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The Banyan Hotel Fort Myers, Tapestry Collection by Hilton

Fort Myers will soon have a new upscale hotel brand option.

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Project: The Banyan Hotel Fort Myers, Tapestry Collection by Hilton

Location: The Fort Myers River District

Cost: $3.5 million

Size: Nine-story hotel, about 50,000 square feet

Builder: Firmo Construction

Architect: Z-Space Design

Project details: Firmo Construction was hired to transform the Hotel Indigo property in downtown Fort Myers into The Banyan Hotel Fort Myers, which will be part of Hilton’s upscale Tapestry Collection brand. The Sarasota-based design-build firm has worked with both the Hilton brand and HOS Management Co. (which manages the hotel) on other projects.

Courtesy. After a top-to-bottom conversion of the nine-story Hotel Indigo in downtown Fort Myers, the property will become The Banyan Hotel Fort Myers — part of Hilton’s Tapestry Collection brand. It's a $3.5 million project.
Courtesy. After a top-to-bottom conversion of the nine-story Hotel Indigo in downtown Fort Myers, the property will become The Banyan Hotel Fort Myers — part of Hilton’s Tapestry Collection brand. It's a $3.5 million project.

“This is an opportunity for them to reposition the hotel with a new Hilton brand that is a more luxury brand than Hotel Indigo was,” says Eric Collin, president/owner of Firmo Construction. “But it’s going to have very much of a local flavor. Tapestry Collection hotels are all very different. There’s a commonality in standards and level of service, but they all are typically in downtown, urban locations and are all unique.”

The top-to-bottom, flagship conversion of the nine-story hotel includes a full renovation of the hotel’s rooftop pool area and a total redo of the 72 guestrooms, which includes new furniture, artwork and bedding and new high-speed internet and smart devices in the rooms. On the ground level, there will be a new commercial kitchen and a totally redone lobby with a new reception area, restaurant and bar. Firmo is about halfway done with the conversion and expects to complete the project at the beginning of 2022.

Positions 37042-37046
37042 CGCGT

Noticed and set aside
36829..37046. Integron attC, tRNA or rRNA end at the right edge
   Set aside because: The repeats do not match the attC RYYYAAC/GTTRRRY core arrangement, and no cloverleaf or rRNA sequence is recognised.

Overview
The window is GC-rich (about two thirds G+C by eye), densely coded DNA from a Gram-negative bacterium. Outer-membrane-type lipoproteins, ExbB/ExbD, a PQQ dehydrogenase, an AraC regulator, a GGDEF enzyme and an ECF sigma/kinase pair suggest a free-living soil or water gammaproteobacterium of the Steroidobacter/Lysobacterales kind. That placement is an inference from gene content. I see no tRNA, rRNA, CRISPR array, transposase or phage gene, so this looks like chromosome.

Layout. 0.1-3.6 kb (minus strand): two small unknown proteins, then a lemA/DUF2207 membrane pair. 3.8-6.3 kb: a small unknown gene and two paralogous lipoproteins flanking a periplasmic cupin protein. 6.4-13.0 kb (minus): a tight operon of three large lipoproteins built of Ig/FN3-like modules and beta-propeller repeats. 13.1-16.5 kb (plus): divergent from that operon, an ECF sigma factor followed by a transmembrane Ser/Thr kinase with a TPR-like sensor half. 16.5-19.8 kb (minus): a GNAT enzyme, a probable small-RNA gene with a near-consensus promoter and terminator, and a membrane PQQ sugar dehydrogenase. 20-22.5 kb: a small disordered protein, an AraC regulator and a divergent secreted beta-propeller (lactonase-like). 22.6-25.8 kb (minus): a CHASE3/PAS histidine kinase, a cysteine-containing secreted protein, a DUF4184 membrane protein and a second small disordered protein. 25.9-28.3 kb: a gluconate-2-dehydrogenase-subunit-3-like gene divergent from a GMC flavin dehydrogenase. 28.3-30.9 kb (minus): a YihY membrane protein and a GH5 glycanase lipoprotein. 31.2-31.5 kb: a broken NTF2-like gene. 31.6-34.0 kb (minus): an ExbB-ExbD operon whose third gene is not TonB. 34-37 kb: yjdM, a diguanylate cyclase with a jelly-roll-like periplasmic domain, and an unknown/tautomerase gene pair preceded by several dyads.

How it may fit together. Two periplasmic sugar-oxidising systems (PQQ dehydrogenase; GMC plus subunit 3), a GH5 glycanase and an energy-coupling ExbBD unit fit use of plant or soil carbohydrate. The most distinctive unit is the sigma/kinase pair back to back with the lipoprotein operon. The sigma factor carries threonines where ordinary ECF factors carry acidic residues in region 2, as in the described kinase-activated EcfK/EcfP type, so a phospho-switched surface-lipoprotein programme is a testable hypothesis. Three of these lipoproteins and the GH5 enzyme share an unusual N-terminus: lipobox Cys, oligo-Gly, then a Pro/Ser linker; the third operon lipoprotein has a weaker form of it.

Collin hopes this experience opens up new types of hospitality work for the company, which has built multiple limited-service hotel properties, including ones under flags for Hampton Inn and Residence Inn. “This is a luxury product, so that is very exciting for us,” he says. “This is the beginning of putting our foot in the door of this type of project, which is something we’re trying to grow as the natural continuation of our history in hospitality.

Cool factor: The lobby area of the hotel will be transformed from what Collin describes as “dark and dated” and “very dull and boring” into a light and bright space with sleek, modern furnishings. The entry area will draw inspiration from the hotel’s new Banyan name and feature elements like custom millwork, a laser-cut wood ceiling and brass accents.

“It’s just going to be completely different,” he says. “We have materials coming from all over the world, a lot of custom wood pieces and millwork and tiles and wall panels coming from Italy and Spain. It’s going to be a unique restaurant and lobby space when we’re done.”

In the guestrooms, the completely redesigned bathrooms will also feature high-end, European tile finishes plus floor-to-ceiling glass partitions. On the rooftop, visitors will find all new furniture and a new layout so that the rooftop bar’s sitting area has better views of the Caloosahatchee River.

Collin looks forward to the reaction from past hotel guests to the transformation. “For people who have stayed at the property before, it’s going to be so radically different, the whole feel and whole experience,” he says. “I don’t think they will recognize the place.”

Challenges: Given worldwide supply chain and shipping issues, it’s not surprising to hear some of those unique materials aren’t arriving in the timeframe previously expected. “It doesn’t matter how early you order some pieces, they just keep getting delayed,” says Collin. “So we’re having to juggle all of that...We kind of have to work our schedule around the arrival and availability of materials, and that’s not necessarily how we would do it normally.”

The hotel’s historic Fort Myers River District location is another challenge. “Where it is located in the downtown, you have zero room for staging,” says Collin. “You cannot put a dumpster on site. There is absolutely zero room for staging or parking on site. Just washing the windows is an extremely big challenge on that building, let alone trying to do a conversion.”

To deal with that, materials are delivered to a site three blocks away, and things get brought to the hotel in small loads via small trucks. The same goes for construction waste, which is brought little by little to the off-site location. “Obviously, that takes a lot more time and a lot more effort to do,” says Collin.

The hotel also remained open while work is ongoing, so Firmo has been renovating it two floors at a time. “It’s not like we can go ahead and just shut down the place and make as much mess and noise as you can,” says Collin. “We’ve got to work around very limited hours to be able to not disturb the guests, so we try to do most of our work in a few hours during the day when the guests are away.”


The Cool Construction issue is, like it sounds, a deep dive into the more unique projects being built in the region — in what’s obviously an unusual time. Read about more of the coolest by clicking the links below:


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